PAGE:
13. On article purposes, non-kinetic means, weapons and methods are relating to or resulting without motion.
14. Mueller, Karl, ‘Victory Through (Not By) Airpower’. In RAND: Precision and Purpose, Airpower in the Libyan Civil War, edited by K. P. Mueller. Santa Monica: RAND, 2015.
15. Madison, Creery, ‘The Russian Edge in Electronic Warfare’. An electronic publication of the Georgetown University Centre for Security Studies, 2019 [cited 26 Jun. 2019]. Online at: https://georgetownsecuritystudiesreview.org/2019/06/26/the-russian-edge-in-electronic-warfare/#_edn26
16. Ibid. 3.
17. NATO, ‘Warsaw Summit Communique’. In NATO e-Library official texts, 2016. Available at: www.nato.int/cps/en/natohq/official_texts_133169.htm
18. Ibid. 4.
19. Ibid. 6.
20. Richard A. Clarke and Robert K. Knake, ‘Cyber War: The next threat to National Security and What to do About it’. New York: Harper Collins Press, 2010.
21. Test bed is metaphorically conveys the concept of testing new capabilities or pieces of equipment.
22. On article proposes, ‘blizzard’ is employed to convey the concept that EMS is like a unlimited invisible space where large or overwhelming number of things or effects arising or generating suddenly with the speed of light and sharp blow, and cannot be sensed by the human information processing system. ‘Blizzard’ is also used figuratively to refer to future EMS activities and effects that come suddenly in large quantities and must be dealt with appropriate technology in order decision-makers to acquire the required information, facts, and data in support of military operations.
23. Secretary General Mr Jens Stoltenberg, ‘NATO Secretary General’s Press Conference following the meeting of the NAC at the level of HoS/G, London, 3–4 Dec. 2019’. In NATO newsroom, 4 Dec. 2019 (accessed 4 Dec. 2019). Available at: https://www.nato.int/cps/en/natohq/opinions_171554.htm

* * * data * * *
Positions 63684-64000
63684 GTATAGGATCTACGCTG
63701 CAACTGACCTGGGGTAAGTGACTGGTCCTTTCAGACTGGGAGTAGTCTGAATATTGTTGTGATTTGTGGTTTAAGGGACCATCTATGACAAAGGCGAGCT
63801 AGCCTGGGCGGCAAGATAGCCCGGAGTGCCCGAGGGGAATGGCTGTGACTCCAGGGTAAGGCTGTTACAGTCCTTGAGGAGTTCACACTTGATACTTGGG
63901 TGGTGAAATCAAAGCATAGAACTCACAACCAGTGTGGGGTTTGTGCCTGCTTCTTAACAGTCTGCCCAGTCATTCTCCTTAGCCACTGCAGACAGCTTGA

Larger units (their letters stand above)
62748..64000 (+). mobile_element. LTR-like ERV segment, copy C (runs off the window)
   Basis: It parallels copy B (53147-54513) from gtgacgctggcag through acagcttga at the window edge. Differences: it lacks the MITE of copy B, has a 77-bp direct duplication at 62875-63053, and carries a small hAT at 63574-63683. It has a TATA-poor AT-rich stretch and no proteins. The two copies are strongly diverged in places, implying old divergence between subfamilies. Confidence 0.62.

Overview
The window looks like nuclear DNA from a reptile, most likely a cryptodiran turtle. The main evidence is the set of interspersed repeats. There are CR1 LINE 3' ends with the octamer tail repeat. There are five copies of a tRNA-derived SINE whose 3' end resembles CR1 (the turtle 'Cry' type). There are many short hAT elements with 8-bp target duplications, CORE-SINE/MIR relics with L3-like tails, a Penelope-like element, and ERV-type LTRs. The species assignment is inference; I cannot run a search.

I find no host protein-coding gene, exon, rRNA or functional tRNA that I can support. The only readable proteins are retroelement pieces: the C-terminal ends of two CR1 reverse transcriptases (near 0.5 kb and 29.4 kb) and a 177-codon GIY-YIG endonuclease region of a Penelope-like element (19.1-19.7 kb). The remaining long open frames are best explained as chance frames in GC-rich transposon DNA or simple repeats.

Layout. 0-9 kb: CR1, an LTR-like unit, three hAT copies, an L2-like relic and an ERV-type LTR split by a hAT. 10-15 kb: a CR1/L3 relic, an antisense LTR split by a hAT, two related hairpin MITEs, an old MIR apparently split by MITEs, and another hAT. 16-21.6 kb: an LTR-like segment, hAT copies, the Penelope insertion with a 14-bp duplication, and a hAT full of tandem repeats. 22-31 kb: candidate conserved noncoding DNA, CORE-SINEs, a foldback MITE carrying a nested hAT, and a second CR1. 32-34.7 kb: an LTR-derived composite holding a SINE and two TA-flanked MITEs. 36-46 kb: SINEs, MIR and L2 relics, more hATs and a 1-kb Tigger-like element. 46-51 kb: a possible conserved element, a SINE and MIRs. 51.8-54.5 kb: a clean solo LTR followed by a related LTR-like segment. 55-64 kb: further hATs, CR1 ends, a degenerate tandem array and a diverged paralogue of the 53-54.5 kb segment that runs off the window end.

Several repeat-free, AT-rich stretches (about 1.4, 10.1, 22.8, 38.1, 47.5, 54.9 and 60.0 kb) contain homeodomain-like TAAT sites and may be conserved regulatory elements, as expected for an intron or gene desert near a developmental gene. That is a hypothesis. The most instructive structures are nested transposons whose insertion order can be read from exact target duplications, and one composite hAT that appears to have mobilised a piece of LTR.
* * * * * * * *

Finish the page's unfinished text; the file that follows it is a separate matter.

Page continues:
Colonel Matthew Willis
graduated from the University of Cincinnati with a BSc in Aerospace Engineering and entered the US Air Force in 1990. He has been an F-16 instructor pilot, flight examiner, flight commander and assistant director of operations. He has also served as a director of operations and squadron commander of flying training and support squadrons. He is a command pilot with more than 2,400 flying hours, including more than 100 combat hours, and was a SEAD Instructor Pilot in the F-16CJ. Most recently, Colonel Willis finished two consecutive foreign affairs tours as the U.S. Defence Attaché to Poland and as the Air Attaché to Israel. He is currently serving as the Combat Air Branch Head at the Joint Air Power Competence Centre.
Lieutenant Colonel Panagiotis Stathopoulos
graduated from the Hellenic Air Force (HAF) Academy with a BSc in Aeronautics in 1995. He holds an MSc in Human Factors and Safety Assessment in Aeronautics from Cranfield University, UK, and is a graduate of the HAF Tactical Weapons Fighter School. He is an F-16 instructor and functional check flight pilot, and he is a command pilot with more 2,000 flying hours. He has also served as director of operations and commander of the 341 Fighter Squadron from 2012 till 2016. He has served as the Electronic Warfare (EW) including SEAD Operations SME at the Joint Air Power Competence Centre from 2017 until 2020.